Agenda item

Statement by the Leader of Council


The Leader of Council made the following statement:


I have been immensely proud to lead the Council during this period of emergency. The residents have reacted to this pandemic in a responsible and cooperative manner. The staff have shown strong commitment, innovation and flexibility. Thank you all.


We have sought to steer the Borough through very stormy waters with a firm and steady hand and I am pleased to say that generally we have been successful.


We had the first outbreak of Coronavirus nine months ago. Since lockdown a month ago cases in Wokingham have been falling and are currently 109.3 having risen to 155 at peak.


It is clearly disappointing to find ourselves in Tier Two, but that is because that the tiering is harsher than it was and that we have been grouped with the rest of Berkshire excluding Slough. Our policy is to ensure that as far we are able to return to Tier One. We believe that Tier One gives our businesses the best chance to recover and allows for our residents to lead as full a life as possible. The first review will be on December 16th and is based upon a number of factors; but regrettably it is not negotiable.


Since my last statement, two great British institutions Astra Zeneca and Oxford University have announced an effective vaccine awaiting approval by the regulator. Today I read that Sanofi, Translate Bio and GSK are coming into the frame, together with the Pfizer, and Moderna. We can now be reasonably confident that the light at the end of the tunnel is real.


I appreciate that everyone is tired, and it has been going on for some time, but sadly it will go on for much longer. Whilst the vaccines are excellent news, it will take some six months before they are universal, though benefits will be felt quite quickly as the elderly, the vulnerable, care homes and health staff are vaccinated. So, we as a Borough and Borough Council are planning for the winter and spring, in the hope that next summer we will return to normal; if we remember what that is.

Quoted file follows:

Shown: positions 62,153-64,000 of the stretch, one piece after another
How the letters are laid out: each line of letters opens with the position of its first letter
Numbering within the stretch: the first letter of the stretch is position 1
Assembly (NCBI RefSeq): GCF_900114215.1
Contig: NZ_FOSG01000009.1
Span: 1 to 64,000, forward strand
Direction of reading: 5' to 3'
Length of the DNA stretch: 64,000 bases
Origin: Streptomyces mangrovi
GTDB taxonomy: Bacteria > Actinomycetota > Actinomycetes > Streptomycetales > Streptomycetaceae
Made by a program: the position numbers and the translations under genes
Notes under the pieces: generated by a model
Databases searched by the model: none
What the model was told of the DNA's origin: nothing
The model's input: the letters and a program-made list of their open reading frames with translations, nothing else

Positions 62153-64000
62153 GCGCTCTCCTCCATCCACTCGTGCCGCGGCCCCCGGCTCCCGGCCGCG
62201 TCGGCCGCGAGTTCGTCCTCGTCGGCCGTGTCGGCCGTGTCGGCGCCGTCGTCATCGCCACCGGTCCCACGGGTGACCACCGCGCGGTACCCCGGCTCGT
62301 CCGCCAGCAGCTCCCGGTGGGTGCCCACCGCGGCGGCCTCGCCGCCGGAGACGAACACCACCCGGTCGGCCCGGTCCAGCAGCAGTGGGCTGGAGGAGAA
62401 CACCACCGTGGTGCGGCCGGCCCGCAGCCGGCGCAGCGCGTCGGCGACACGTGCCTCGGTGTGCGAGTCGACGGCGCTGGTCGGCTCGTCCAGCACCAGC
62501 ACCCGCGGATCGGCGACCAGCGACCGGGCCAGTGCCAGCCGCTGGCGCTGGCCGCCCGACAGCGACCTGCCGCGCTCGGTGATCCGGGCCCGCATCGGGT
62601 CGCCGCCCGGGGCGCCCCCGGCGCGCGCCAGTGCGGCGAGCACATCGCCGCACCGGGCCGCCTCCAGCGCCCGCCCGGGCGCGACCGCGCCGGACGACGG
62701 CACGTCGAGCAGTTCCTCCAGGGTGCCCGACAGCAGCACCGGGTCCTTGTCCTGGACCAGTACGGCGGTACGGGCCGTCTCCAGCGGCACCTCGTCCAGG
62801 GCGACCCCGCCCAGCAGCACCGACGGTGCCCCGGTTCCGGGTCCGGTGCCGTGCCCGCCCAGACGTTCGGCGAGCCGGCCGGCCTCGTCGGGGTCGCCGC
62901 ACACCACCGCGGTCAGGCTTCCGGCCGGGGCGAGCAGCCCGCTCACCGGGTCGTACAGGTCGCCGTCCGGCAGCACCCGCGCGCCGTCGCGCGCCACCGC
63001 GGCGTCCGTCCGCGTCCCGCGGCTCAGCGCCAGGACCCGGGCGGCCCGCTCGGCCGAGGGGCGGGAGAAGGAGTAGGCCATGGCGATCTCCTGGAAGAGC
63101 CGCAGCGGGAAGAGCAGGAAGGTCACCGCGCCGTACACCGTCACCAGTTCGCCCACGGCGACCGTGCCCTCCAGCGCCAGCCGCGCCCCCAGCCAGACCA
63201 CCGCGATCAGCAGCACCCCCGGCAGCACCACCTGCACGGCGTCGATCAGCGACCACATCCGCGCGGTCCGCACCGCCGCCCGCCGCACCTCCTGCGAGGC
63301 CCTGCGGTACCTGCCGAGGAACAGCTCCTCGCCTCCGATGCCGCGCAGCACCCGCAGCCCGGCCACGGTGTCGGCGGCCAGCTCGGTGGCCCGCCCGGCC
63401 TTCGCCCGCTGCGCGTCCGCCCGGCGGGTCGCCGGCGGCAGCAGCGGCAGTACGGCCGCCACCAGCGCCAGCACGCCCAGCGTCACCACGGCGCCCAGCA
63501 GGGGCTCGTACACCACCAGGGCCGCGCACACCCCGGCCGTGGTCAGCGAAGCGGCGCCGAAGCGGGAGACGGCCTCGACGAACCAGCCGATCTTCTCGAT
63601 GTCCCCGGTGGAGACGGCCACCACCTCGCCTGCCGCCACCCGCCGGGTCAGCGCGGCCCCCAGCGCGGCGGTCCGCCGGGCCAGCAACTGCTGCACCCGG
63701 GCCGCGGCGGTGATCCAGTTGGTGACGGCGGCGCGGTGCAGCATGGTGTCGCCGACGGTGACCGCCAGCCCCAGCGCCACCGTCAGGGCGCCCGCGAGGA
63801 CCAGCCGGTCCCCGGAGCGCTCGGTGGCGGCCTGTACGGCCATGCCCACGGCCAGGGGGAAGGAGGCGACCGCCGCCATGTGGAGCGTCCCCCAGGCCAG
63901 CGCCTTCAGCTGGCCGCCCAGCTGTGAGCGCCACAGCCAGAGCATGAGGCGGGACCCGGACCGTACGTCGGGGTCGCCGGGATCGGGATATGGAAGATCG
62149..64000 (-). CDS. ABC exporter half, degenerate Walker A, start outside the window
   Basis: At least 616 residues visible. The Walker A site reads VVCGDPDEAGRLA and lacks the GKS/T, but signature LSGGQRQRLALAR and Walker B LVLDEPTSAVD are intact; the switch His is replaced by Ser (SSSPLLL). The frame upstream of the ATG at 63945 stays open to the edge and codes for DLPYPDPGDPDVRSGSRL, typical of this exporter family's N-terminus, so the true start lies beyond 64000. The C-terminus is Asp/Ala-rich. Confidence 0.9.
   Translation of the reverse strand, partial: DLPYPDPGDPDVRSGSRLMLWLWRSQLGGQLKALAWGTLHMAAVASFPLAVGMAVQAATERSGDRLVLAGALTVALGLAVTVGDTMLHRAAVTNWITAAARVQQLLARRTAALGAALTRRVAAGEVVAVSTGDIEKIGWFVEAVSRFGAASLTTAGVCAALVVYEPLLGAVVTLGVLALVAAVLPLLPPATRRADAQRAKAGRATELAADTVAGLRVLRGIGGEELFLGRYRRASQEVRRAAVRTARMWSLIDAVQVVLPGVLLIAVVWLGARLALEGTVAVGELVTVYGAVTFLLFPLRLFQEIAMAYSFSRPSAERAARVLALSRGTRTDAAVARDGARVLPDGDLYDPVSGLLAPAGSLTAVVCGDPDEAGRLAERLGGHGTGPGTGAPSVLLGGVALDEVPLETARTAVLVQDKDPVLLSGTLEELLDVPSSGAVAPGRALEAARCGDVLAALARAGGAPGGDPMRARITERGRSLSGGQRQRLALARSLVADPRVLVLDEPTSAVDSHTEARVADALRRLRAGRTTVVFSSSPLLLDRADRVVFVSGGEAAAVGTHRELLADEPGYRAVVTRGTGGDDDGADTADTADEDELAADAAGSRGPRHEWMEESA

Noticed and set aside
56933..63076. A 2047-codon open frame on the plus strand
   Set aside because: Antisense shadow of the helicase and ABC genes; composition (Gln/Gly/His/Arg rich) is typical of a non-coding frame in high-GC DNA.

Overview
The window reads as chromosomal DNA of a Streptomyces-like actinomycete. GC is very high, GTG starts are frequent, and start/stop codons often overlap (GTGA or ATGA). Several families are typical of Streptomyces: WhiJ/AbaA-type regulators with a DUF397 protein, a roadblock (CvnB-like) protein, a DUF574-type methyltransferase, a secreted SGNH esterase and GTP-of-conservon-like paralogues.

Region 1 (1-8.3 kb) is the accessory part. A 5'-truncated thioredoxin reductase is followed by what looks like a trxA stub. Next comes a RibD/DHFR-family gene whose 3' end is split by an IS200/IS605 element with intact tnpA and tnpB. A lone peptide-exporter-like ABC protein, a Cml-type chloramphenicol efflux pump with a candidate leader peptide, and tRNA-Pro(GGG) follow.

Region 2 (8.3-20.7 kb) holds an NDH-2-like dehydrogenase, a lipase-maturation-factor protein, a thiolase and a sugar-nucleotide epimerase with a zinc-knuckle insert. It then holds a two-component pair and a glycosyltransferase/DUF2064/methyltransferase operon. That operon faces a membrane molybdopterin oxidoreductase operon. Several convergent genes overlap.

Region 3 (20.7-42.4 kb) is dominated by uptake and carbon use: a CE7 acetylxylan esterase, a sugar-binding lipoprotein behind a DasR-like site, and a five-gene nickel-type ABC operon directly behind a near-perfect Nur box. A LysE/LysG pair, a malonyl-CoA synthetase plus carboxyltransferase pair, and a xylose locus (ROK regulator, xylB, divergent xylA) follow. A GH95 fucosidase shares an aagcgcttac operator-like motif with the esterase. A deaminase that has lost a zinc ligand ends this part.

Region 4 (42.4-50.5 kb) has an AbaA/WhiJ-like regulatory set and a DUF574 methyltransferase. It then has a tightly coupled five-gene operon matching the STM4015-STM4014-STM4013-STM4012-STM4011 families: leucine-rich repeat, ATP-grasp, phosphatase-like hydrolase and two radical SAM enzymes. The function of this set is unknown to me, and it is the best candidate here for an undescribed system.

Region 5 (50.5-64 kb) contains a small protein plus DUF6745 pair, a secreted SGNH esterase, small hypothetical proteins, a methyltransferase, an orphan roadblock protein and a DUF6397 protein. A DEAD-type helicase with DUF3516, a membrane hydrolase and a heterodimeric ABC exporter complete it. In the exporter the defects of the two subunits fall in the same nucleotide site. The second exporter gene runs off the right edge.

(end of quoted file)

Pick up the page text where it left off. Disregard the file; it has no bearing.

We understand that health staff, over eighties and vulnerable groups may be inoculated as soon as this year.


Coronavirus is transmitted by contact or near contact. If we can inculcate a permanent behavioural change we can have a low rate of infection. Your Council is doing what is within its power to do so together with its partners; care homes, schools, businesses, marshals and community champions.


Our trace system is now working well and we will be rolling out in the New Year more universal testing.


Our primary task is now to ensure that every resident is safe, secure and not isolated throughout the winter. Everyone should have a warm home, food and the medicines. This administration is proud the homeless in the Borough are now very low and all homeless are looked after. We have housed all the rough sleepers except for one who insists that he prefers not to be housed. We will do the same with food and fuel poverty.


It is extremely important throughout this emergency that our residents have confidence in the Council. Statements that there are “6,300 children in poverty and rising” and that there are “one in six children living in poverty” in the Borough we do not believe to be accurate or responsible. Having said that, one vulnerable person, child or family is too much.


Next week in the Extraordinary Executive, we will be agreeing the additional financial help that we are giving families and businesses.


Similarly residents can have confidence that our Council’s finances are in extremely good health, despite the huge recent financial challenges we have faced as a result of Covid. These challenges have precipitated claims of insolvency, draconian service and staff cuts in other local authorities; there have been none here.


The only time in the Borough’s history that there has been a financial crisis was the period of control of the Lib Dems. We had perilous balances at only £2.3m, an uncontrolled overspend of £1.0m and had to act quickly to arrest a genuine fatal decline into insolvency,